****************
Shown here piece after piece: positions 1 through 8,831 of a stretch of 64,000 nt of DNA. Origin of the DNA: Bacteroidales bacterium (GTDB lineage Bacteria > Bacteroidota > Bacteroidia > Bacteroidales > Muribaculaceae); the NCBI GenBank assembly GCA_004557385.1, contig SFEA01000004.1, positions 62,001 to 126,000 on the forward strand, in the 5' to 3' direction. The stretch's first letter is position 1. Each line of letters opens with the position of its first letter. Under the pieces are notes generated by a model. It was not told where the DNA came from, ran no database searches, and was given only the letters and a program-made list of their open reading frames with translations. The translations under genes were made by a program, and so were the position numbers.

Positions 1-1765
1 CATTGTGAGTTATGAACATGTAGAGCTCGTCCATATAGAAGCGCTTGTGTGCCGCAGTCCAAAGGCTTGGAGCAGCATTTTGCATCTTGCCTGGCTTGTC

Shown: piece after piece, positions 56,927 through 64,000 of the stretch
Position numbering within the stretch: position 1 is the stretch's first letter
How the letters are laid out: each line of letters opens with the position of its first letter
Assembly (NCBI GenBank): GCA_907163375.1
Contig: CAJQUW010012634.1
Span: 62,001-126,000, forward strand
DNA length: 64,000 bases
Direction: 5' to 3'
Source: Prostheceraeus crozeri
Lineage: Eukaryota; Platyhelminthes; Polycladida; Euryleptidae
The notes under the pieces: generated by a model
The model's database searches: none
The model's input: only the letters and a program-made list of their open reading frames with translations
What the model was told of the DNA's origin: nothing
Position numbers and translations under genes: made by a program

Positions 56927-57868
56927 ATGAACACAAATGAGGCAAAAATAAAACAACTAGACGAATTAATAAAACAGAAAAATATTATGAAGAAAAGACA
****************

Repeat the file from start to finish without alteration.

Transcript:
Shown here piece after piece: positions 1 through 8,831 of a stretch of 64,000 nt of DNA. Origin of the DNA: Bacteroidales bacterium (GTDB lineage Bacteria > Bacteroidota > Bacteroidia > Bacteroidales > Muribaculaceae); the NCBI GenBank assembly GCA_004557385.1, contig SFEA01000004.1, positions 62,001 to 126,000 on the forward strand, in the 5' to 3' direction. The stretch's first letter is position 1. Each line of letters opens with the position of its first letter. Under the pieces are notes generated by a model. It was not told where the DNA came from, ran no database searches, and was given only the letters and a program-made list of their open reading frames with translations. The translations under genes were made by a program, and so were the position numbers.

Positions 1-1765
1 CATTGTGAGTTATGAACATGTAGAGCTCGTCCATATAGAAGCGCTTGTGTGCCGCAGTCCAAAGGCTTGGAGCAGCATTTTGCATCTTGCCTGGCTTGTC

Shown: piece after piece, positions 56,927 through 64,000 of the stretch
Position numbering within the stretch: position 1 is the stretch's first letter
How the letters are laid out: each line of letters opens with the position of its first letter
Assembly (NCBI GenBank): GCA_907163375.1
Contig: CAJQUW010012634.1
Span: 62,001-126,000, forward strand
DNA length: 64,000 bases
Direction: 5' to 3'
Source: Prostheceraeus crozeri
Lineage: Eukaryota; Platyhelminthes; Polycladida; Euryleptidae
The notes under the pieces: generated by a model
The model's database searches: none
The model's input: only the letters and a program-made list of their open reading frames with translations
What the model was told of the DNA's origin: nothing
Position numbers and translations under genes: made by a program

Positions 56927-57868
56927 ATGAACACAAATGAGGCAAAAATAAAACAACTAGACGAATTAATAAAACAGAAAAATATTATGAAGAAAAGACA